Sunday, 8 February 2015

Laws, Rights, and the Freedom to Choose Your Life

Margaret Atwood's poem "Marrying the Hangman" and Afua Cooper's poem "Confessions of a Woman Who Burnt Down a Town" seem to have some similarities despite all their differences. Please read and compare the two poems with each other.


Margaret Atwood:

Afua Cooper:

Alternative: write a more creative/fictional response to the poem(s) or to the topic(s) raised in them if you feel inspired to do so.

Image from:


  1. I really like these two poems – both poems are written by female authors concerning female characters and the feminine experience. Angelique is a real historical figure. Atwood’s character claims that her stories are true. One is imprisoned in a cell block, the other is imprisoned as a slave on the island of Montreal. For Afua Cooper’s Angelique, freedom from slavery – mental and physical – is attainable only by death. Conversely, Atwood’s protagonist sees marriage as survival – by marrying the hangman and therefore not hanging – and freedom. Both characters are servants, who wear masks and sacrifice their notion of self because they are property. Angelique has an emotional narrative, having lost her infant babies, then setting fire to the madame’s house, then running and running and running toward freedom but is caught on her way out. There is an active quality in her fighting for freedom. Atwood’s protagonist is calm, docile, sedentary. She speaks through a hole in a wall to convince the man in the next cell to become a hangman, and to marry her as well. But Atwood’s character is not free, she only stays alive: she made promises to the hangman (wedding vows, perhaps?) but there are conditions. How can anyone be free when conditions exist? But as that character continues to edge safely away from the hangman’s platform, Angelique runs bravely, willingly toward the noose.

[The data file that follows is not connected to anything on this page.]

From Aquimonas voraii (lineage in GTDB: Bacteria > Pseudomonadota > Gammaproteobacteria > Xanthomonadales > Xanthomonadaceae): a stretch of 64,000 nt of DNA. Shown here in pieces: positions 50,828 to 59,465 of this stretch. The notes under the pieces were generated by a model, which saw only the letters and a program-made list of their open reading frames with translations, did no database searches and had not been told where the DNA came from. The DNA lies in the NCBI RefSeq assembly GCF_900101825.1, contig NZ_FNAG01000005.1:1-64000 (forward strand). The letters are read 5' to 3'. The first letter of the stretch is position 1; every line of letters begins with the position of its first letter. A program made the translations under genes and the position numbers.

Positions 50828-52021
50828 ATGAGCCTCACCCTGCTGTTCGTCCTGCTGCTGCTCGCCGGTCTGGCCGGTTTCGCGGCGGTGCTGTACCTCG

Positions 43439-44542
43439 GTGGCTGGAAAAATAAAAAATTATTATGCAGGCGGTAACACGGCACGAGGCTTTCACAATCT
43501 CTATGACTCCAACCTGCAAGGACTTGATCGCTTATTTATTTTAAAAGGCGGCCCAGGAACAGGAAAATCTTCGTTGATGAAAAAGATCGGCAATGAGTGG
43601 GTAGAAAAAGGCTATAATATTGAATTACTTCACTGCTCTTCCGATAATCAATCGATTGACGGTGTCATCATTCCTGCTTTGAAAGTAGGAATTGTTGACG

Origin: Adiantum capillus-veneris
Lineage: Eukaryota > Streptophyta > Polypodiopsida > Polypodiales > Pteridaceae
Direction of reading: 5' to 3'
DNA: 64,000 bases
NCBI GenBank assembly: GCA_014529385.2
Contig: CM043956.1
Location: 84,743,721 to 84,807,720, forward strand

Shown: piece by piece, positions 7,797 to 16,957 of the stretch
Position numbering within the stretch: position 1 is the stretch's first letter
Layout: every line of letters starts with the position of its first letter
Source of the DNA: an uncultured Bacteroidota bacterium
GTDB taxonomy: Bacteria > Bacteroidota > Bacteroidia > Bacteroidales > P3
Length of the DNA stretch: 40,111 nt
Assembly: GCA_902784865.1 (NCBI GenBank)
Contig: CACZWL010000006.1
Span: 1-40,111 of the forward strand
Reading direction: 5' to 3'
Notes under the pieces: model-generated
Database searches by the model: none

2. This is a poem inspired by the events in the two above; it could also just be regarded as a poem focused on the topic and/or theme of women's -- especially Black women's -- status in society and their liberation.

    I see the reflection
    Of eagle eyes on the knife's surface,
    And I avert my gaze,
    All but put away the blade,
    When He comes a-callin'.

    Behind the veil of night,
    And in the solace of the stars,
    There is not so much a soul 'cept
    For the lonely moon,

    It knows, and I know,
    The eagle eyes in the silver sky,
    It bores into my soul and I
    Will not deny my being no longer.

    I yearn to shed the weight of my dress
    And soar

    He comes a-hollerin' in the morning.
    In the starkness of day,
    There is no hiding and all
    Is witness
    Like the conniving sun,

    I pull out the knife
    And sever the bonds of my gown,
    Don my feathers and
    Take off, the reflection of the eagle eyes
    Having pierced into His own,
    A beautiful red.

    I am in the sky soaring
    Far away

  3. On the surface, the differences of these two poems are fairly apparent. In Atwood's poem, the speaker does everything she can to get away from the noose while in Cooper's poem, the speaker is at "peace, peace, perfect peace." However, in both poems, the narrator struggles against some sort of prejudice. The gender roles in "Marrying the Hangman" are sharply defined, as seen in the differences between the promises that the man and woman offer to each other. The woman is forced into a subservient position - because she was saved by a man, she must now satisfy his needs. In the other poem, Marie is clearly in a subservient position, being a slave, struggling in a system of discrimination.
    Both women take an active role in an attempt to better their lives, refusing to let their conditions get the better of them without a fight. The speaker in Atwood's poem uses whatever means she has available to her, namely, her feminine charms. She uses her voice, the only tool she has left, to persuade the hangman to marry her and save her from the noose. Marie also actively pursues her dream of running freely and although she never manages to make a physical escape, she has made peace with her death by the end.